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Opinion Trump’s coverup of his Jan. 6 corruption takes an ominous new turn

Donald Trump, pictured in July 2020, seeks to keep details surrounding his communications around Jan. 6 under wraps by citing executive privilege. (Drew Angerer/Getty Images)

As the Jan. 6 select committee investigation gathers momentum, Donald Trump has gotten several cronies to refuse to testify by invoking “executive privilege.” That’s absurd on its face: Much of the information Trump wants to keep buried doesn’t relate to the office of the presidency, but rather to his incitement of mob violence to remain president illegitimately.

But there’s something uniquely troubling about the latest turn in this saga. Trump might now succeed, at least temporarily, in using this tactic to muzzle testimony from someone who apparently communicated personally and directly with Trump about some of his most flagrantly corrupt efforts to overturn our political order.

We’re talking about Jeffrey Clark, the former Justice Department official who reportedly launched various efforts to conscript the department into helping Trump subvert the election. The committee subpoenaed Clark, but he has rebuffed questions, citing Trump’s effort to assert executive privilege to block Congress from obtaining internal information.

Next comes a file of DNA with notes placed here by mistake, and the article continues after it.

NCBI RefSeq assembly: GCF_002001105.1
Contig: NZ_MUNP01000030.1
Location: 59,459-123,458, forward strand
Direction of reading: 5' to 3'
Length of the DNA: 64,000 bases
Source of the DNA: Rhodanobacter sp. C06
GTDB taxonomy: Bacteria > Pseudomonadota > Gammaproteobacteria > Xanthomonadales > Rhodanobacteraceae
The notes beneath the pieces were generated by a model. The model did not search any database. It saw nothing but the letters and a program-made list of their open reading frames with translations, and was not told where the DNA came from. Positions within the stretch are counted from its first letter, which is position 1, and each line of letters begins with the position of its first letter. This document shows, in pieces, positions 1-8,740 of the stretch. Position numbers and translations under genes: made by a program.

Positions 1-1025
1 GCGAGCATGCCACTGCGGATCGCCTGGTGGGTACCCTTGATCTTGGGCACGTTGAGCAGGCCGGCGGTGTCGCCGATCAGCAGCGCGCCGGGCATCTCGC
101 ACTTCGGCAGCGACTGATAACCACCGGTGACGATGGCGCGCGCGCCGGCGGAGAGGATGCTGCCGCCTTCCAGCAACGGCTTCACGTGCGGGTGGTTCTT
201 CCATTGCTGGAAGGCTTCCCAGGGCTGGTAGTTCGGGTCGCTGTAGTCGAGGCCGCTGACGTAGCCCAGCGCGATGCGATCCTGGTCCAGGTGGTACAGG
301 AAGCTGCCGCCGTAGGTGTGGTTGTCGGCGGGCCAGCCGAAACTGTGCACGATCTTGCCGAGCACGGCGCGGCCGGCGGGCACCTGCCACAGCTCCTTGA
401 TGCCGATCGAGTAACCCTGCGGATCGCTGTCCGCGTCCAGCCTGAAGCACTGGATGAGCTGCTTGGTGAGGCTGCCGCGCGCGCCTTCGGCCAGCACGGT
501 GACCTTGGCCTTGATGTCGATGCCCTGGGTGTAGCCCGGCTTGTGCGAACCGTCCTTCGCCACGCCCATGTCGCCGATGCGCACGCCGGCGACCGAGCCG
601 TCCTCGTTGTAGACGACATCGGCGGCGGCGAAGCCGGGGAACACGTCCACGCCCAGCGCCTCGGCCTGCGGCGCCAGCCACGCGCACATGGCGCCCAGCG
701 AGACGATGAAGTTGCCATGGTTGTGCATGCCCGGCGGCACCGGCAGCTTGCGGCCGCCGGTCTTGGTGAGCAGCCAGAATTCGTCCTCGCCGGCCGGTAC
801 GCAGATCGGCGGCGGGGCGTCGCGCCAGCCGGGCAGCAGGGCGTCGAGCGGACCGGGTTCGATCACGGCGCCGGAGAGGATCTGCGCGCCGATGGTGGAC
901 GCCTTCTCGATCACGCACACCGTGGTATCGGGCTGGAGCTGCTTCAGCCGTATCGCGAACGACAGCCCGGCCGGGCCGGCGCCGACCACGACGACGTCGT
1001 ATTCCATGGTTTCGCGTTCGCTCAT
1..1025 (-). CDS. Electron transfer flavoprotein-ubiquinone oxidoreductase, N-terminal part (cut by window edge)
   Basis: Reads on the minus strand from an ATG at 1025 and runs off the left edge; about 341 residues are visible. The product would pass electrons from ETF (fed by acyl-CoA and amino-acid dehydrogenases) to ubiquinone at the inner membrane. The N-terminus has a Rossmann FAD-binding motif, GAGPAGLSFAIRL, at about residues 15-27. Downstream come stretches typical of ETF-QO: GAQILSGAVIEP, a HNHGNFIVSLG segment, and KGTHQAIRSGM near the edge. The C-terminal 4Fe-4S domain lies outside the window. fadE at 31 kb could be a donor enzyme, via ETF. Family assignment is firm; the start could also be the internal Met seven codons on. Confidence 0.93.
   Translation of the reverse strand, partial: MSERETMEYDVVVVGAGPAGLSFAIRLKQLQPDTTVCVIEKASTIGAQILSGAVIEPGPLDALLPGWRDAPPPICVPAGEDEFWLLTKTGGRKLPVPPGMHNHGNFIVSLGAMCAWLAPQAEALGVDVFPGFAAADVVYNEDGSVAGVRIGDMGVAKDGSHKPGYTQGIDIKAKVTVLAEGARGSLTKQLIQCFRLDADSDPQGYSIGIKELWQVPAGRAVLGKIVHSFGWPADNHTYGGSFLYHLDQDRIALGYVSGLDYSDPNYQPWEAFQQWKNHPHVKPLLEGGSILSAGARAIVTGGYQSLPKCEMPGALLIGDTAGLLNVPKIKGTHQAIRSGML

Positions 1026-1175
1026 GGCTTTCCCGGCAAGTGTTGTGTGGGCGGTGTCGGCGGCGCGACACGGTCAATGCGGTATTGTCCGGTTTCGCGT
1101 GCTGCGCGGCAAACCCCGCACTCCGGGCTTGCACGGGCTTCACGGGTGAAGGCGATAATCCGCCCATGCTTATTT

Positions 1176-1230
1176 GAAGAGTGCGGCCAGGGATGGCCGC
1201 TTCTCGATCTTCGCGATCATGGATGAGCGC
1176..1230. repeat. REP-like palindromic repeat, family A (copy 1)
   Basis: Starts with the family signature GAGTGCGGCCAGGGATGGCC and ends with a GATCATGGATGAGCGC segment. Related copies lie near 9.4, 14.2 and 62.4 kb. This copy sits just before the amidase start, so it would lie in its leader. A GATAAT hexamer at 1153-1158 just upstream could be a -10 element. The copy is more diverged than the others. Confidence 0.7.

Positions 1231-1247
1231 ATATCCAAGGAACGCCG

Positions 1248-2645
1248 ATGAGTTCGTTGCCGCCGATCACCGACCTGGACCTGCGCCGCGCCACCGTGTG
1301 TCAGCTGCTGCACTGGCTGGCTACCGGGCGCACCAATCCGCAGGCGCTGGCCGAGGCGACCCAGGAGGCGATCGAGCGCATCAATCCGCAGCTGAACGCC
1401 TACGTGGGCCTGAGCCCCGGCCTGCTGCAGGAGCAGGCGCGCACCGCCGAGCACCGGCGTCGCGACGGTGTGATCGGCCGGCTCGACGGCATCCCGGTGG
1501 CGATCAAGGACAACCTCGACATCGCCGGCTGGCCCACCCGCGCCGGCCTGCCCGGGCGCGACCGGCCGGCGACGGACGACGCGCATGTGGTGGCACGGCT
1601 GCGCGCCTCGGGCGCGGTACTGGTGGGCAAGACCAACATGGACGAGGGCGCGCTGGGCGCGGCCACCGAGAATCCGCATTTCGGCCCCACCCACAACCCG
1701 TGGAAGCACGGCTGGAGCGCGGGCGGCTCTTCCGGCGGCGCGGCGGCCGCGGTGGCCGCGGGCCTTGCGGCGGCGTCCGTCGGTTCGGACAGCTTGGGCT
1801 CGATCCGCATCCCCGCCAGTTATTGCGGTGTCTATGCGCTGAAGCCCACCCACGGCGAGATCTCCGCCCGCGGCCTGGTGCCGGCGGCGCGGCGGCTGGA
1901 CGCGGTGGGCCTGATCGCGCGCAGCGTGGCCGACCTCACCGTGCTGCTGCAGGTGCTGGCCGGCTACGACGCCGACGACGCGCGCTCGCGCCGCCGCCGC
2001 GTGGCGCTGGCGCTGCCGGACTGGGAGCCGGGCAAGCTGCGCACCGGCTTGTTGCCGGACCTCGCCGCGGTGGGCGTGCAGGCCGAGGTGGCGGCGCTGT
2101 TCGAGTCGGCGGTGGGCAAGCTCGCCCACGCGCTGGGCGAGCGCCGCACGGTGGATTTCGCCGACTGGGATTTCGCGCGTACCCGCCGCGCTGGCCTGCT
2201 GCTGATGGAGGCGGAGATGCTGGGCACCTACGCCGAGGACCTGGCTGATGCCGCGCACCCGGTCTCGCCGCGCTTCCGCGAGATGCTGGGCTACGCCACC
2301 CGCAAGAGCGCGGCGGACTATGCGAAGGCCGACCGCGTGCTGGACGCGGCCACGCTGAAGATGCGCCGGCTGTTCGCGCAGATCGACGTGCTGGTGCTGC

This week, the select committee will vote to hold Clark in criminal contempt. If and when the full House follows, the matter will be referred to the Justice Department for potential prosecution. But then the matter will likely land in the courts, perhaps for a long time.

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To see why this is so perverse, let’s dig into Clark’s involvement. It’s detailed in a Senate Judiciary Committee report examining Trump’s pressure on the Justice Department, which relied on testimony from another top official, then-acting attorney general Jeffrey Rosen.

That pressure constitutes the beating heart of Trump’s coup attempt. The report found that Trump extensively pressured department leaders to take official action to portray his loss as fraudulent, via investigations, lawsuits and public statements.

The idea was apparently to create a fake rationale for Trump’s vice president to simply declare Joe Biden’s electors invalid, after which friendly states might send alternate electors. That plot was outlined in the now-notorious Trump coup memo.

But the role of Clark was particularly troubling. The report found that Trump and Clark personally communicated before Clark undertook extraordinary actions on Trump’s behalf.

These included an effort to send official Justice Department letters to swing states declaring that the department was examining election problems and advising state legislators to consider appointing new electors. That was thwarted by Rosen and other officials, but it was an extraordinary abuse of power.

Subsequent to that, Clark reportedly informed Rosen that Trump had offered to install him in Rosen’s place, presumably amid Trump’s anger over Rosen’s rebuffing of his corrupt designs.